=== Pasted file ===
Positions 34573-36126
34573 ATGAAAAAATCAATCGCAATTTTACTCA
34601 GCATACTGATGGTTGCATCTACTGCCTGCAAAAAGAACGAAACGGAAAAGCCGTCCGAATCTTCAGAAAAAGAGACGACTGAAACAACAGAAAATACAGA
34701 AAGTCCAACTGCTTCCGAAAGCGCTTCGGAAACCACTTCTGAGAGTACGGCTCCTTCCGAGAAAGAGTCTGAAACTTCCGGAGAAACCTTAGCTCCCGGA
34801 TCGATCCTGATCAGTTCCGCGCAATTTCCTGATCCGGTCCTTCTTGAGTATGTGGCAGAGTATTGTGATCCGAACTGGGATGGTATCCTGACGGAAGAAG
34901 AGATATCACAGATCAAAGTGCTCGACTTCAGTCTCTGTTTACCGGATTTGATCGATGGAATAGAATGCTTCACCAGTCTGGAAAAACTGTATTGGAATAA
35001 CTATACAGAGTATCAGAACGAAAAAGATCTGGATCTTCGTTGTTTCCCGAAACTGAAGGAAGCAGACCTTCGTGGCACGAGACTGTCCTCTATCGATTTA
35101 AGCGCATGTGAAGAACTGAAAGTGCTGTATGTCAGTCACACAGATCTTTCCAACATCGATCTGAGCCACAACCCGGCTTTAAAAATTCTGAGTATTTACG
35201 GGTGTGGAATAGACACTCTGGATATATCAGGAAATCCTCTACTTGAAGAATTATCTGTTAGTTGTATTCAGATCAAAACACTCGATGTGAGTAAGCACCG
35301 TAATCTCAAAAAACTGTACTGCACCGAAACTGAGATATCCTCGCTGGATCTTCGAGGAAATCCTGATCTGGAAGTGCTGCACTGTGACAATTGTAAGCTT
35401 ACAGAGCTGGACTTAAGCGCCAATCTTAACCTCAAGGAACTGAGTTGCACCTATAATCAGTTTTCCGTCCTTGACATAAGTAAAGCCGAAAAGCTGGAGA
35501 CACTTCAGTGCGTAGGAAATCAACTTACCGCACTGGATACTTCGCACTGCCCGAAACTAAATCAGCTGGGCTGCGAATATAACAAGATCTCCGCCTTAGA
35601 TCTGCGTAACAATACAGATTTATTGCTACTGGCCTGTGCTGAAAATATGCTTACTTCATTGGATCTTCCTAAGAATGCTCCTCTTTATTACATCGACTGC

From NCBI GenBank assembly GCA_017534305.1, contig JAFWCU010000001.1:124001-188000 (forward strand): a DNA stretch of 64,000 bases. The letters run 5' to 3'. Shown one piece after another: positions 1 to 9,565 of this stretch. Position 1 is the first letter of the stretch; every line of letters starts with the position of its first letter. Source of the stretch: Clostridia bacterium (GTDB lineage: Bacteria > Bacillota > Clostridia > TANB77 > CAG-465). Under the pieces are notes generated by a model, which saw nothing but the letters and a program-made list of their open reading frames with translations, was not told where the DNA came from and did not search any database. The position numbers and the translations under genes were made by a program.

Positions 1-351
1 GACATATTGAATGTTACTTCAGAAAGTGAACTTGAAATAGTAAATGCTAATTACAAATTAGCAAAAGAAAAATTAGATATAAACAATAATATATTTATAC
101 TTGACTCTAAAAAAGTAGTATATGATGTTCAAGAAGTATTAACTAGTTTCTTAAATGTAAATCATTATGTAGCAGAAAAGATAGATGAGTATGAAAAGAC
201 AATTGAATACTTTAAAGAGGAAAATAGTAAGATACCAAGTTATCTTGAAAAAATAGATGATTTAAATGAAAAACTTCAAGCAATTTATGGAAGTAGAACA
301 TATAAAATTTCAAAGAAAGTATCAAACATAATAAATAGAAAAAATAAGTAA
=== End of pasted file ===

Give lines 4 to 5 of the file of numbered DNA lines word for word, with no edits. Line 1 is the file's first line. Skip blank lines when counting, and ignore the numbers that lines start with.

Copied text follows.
34701 AAGTCCAACTGCTTCCGAAAGCGCTTCGGAAACCACTTCTGAGAGTACGGCTCCTTCCGAGAAAGAGTCTGAAACTTCCGGAGAAACCTTAGCTCCCGGA
34801 TCGATCCTGATCAGTTCCGCGCAATTTCCTGATCCGGTCCTTCTTGAGTATGTGGCAGAGTATTGTGATCCGAACTGGGATGGTATCCTGACGGAAGAAG